bookkeeping, office management

Filing System Management

pilingsystem

It’s that time of year again. The year-end hustle. You’re trying to find all of your tax documents, when you SWORE to yourself last year that you’d stay on top of them.

So maybe you didn’t exactly stay on top of the piles. Here’s a little filing system how-to guide to get you caught up and ready for the new year.

1. First Things First. Organize your documents. Separate your piles into piles. This will take some time and work!

The categories I recommend you begin with are: Income (deposit details, deposit slips, check stubs, credit card reconciliation) , Expenses (bills you’ve paid, receipts and check stubs), Financial Documents (bank statements and credit card statements, loan documents),  Employee Documents (current and past W-4s, singed employee handbook, applications, resumes, performance reviews, disciplinary actions, etc), Business Documents (licenses, EINS, incorporation documents), Planning Documents (operating agreements, marketing plan, big ideas, etc), Retention Documents (Tax Returns) .

If you are a Farmer or Rancher you might want to add: Cattle, Sheep, Livestock or something similar (keeping track of your numbers and their location) and Fields (location and current planting status).

You’ll also have invoices that are yet to be paid by you or to you. An easy to reach set of files on your desk is a good place to add your “Accounts Payable” folder and possibly your “Accounts Receivable” if you have only a few documents for this file. Otherwise, include Accounts Receivable with your other folders in an easily accessible drawer, preferable eye-level or the top drawer.

2. Next you will need to organize the smaller piles into folders and a fling cabinet. I recommend you buy a high-quality filing cabinet that locks and has plenty of room to store current documents and extra room for future documents. For my bookkeeping business, ranching business and personal documents, I use a large 4-drawer filing cabinet because I knew I wouldn’t grow out of it.

You’ll want to label each file. I prefer to use the Avery File Labels- you can download the template from Microsoft Word. Within your Income and Expense Folders, you will separate these into sub-folders. I find that organizing these sub-folders chronologically works best for most business and individuals. So within each Income and Expense Folder, create folders January-December. The Financial Documents folder will generally have sub folders along the lines of “Checking, Savings, Credit Card, Loans, etc” and within each of those you will indicate the specific account, i.e “1st Bank Checking”, “Cabela’s Credit Card” and these folders will be organized alphabetically, with the documents organized chronologically in each folder. Within the Employee Documents folder, I recommend you create a file for each employee with their individual employee documents.  You may have only a few documents for your Business Documents folder and can file them all together alphabetically or you can make sub-folders, whichever seems to work best for you. The same can be done for Planning Documents. Lastly, you’ll probably come across documents that need to be retained, including previous years’ tax returns and the corresponding work papers and documents. For the exact retention guidelines, you can visit Montana Secretary of State website or Internal Revenue Service website. I recommend these stay in your filing cabinet for at least three years after which they can be moved to storage throughout the rest of their retention requirement.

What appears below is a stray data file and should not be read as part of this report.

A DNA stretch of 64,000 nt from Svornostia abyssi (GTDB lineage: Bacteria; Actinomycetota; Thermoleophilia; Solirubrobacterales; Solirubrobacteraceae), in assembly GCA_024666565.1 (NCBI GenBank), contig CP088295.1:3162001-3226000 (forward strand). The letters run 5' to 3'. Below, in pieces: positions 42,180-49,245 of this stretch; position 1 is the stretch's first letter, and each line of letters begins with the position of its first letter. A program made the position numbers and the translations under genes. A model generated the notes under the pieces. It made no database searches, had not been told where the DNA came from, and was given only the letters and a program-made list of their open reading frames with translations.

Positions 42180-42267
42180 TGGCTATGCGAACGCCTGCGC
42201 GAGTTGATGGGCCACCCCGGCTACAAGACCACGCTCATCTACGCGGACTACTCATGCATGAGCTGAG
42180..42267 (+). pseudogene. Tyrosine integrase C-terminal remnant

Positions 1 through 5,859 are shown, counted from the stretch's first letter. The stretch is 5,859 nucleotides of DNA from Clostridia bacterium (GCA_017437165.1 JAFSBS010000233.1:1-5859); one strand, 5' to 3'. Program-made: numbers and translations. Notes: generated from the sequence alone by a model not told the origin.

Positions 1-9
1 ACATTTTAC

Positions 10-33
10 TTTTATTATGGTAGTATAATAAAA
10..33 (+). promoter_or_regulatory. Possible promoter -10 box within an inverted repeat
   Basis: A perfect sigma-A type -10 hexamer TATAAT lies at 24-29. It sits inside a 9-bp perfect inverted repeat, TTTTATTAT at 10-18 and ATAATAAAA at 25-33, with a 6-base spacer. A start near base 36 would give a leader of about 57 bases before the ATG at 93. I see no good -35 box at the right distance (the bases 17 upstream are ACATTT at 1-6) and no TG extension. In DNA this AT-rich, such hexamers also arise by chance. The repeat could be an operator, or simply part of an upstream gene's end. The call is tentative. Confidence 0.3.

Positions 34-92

Keep in mind, if this is all happening in December, it will make the most sense to double your Income, Expenses and Financial Document Folders. One set for this year and one set for next.

3. Now that everything is filed and organized, you will want to create a workable filing schedule in order to keep everything filed. Along with your easy to reach files on your desk an inbox is essential. I’ll walk you through your daily, weekly and yearly paper clutter and filing schedule.

Daily: Sort Mail an Emails- Add bills to Accounts Receivable, Add Documents that need filed to Inbox, Receive Payments like you normally would.

Weekly: File everything in Inbox. If the document doesn’t have a place, make one! As your bank statements and credit card statements come in, be sure to reconcile them. This process is unbelievably easy to do on QuickBooks Online. Just give me a call if you would like to hear more about setting up a new file or transferring your old QuickBooks Desktop file to QuickBooks Online.

Yearly: When all of your documents have come in for the year (including bank statements, etc), you will want to move your Income, Expenses and Financial Documents to a Tax File to be given to your bookkeeper or tax preparer. At this time you can also move tax documents older than three years to storage. Make sure to mark your storage boxes clearly on all sides and the top. This will save the hassle of wondering what’s inside later. Also check your storage and determine if any of those documents are past their retention date. I also recommend you cull your employee file- any employees who weren’t employed with you for the last two years can be moved to storage. The same can be done with yearly business licenses. Don’t throw these away, but its safe to file them in storage.

4. The last recommendation I’ll make is to begin converting your files to electronic files. This process is very easy to do with a scanner of your own, Fujitsu ScanSnap (mine is the ix500) is a great product to use for this. A lower cost option is the Portable Fujitsu Scanner or this Portable Brother Scanner. My office also provides scanning services if you would prefer to outsource.

Comment with any questions you may have.

Happy filing and hopefully not PILING!

– Michelle

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